Power Quality in Iran
The quality of Iran’s electricity network has improved significantly in the last ten or so years. Gone are the days of frequent and prolonged voltage fluctuations and power outages. However, due to financial issues in the debt laden sector, especially in the summer months as demand rises with the temperature, electricity generators and providers can at times still struggle to satisfy peak demand and rationing and power outages can still occur.
Power Sector in Iran
Today, Iran generates 90% of its own electricity. Moreover, it is the leading producer of electricity in the Middle East and the fourteenth worldwide.
There is virtually universal access (98.4%) to electricity in Iran.
Iran is wealthy in resources with the world’s second-largest natural gas reserves and the fourth-largest verified crude oil reserves. Almost 62,000 megawatts, or 80% of Iran’s 75,000 megawatt output, is generated from thermal plants that burn fossil fuels. In addition, 12,000 megawatts comes from hydroelectric plants and 1,000 megawatts from the country’s sole and highly controversial nuclear power plant in Bushehr, in the south of Iran.
The Minister of Energy oversees Iran’s water and energy resources. In addition, the legally independent yet state owned holding companies, Iranian Electrical Power Equipment Manufacturing and Provision Company (SATKAB) and the Iranian Power, Generation, Transmission and Distribution Management Company (AVANIR), fall under the authority of the Minister of Energy. SATKAB orchestrates purchasing and supplying machines, equipment, and installations in behalf of the Minister of Energy. TAVANIR operates and develops the electricity sector. The Iranian Power, Generation, Transmission and Distribution Management Company has various subsidiaries to carry out its responsibilities of producing, distributing and transmitting electricity throughout Iran. It also calculates rates and provides proposals on the electricity tariff to the Minister of Energy. TAVANIR’s chief subsidiary in handling these duties is The Renewable Energy Organization of Iran (SUNA).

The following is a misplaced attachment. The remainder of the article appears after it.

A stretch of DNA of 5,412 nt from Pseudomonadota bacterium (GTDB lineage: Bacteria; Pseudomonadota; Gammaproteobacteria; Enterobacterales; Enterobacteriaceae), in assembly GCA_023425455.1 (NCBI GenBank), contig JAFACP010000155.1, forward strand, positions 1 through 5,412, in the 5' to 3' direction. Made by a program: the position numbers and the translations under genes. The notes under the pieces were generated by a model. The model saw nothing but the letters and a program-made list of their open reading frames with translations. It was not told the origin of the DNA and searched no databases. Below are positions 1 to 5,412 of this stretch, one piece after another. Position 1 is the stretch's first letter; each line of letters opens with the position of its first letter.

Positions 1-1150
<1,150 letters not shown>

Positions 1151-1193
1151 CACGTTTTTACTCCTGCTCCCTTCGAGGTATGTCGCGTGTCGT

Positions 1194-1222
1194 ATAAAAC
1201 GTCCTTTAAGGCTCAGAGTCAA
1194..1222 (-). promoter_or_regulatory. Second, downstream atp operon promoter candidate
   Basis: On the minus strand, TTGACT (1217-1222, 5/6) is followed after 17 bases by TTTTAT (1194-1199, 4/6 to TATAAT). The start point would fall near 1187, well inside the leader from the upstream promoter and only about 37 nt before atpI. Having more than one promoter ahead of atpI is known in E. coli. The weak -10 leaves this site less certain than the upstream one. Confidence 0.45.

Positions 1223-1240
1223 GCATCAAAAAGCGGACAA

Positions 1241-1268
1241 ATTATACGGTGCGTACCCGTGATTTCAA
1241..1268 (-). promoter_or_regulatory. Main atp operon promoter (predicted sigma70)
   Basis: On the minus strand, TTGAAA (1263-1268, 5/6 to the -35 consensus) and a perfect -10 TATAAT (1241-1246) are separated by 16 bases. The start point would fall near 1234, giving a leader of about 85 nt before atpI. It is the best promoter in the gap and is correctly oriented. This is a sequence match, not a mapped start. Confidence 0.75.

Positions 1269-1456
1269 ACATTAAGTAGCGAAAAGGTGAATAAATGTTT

In addition, though the electricity generators are run by the government, the vital producers, equipment, and contractors are supplied through private businesses. The administration’s excessive debt to these companies, banks, and others impedes the financial support the energy sector needs to thrive. This public debt, along with sharply increased consumption, is expected to lead to power outages across the country. The government has struggled with blackouts several times in the past and had to ration electricity.
In recent years international sanctions have resulted in economic hardships that have suppressed the demand for power and left the sector with excessive debts.
Following the recent lifting of international economic sanctions, demand for power is rising significantly. Last summer, with the need to keep the Air Conditioning running, power consumption hit a historic record high of 53,000 megawatts. While at first glance the margin between supply and consumption would appear to be acceptable, when you factor in the fact that approximately eleven percent of power generated is wasted during the transmission and distribution process maintaining a healthy margin between available power and demand is giving cause for concern.
Iran is wealthy in resources with the world’s second-largest natural gas reserves and the fourth-largest verified crude oil reserves. However, the lack of investments and access to new technology in the sanctions period had a heavy impact on the energy sector. During that period oil export revenues were reduced by half, foreign investments were suspended, there were huge cuts in production leading to cancelations for many oil and gas projects. With the sanctions lifted, and the end of economic isolation, Iran has accelerated its production and export of electricity.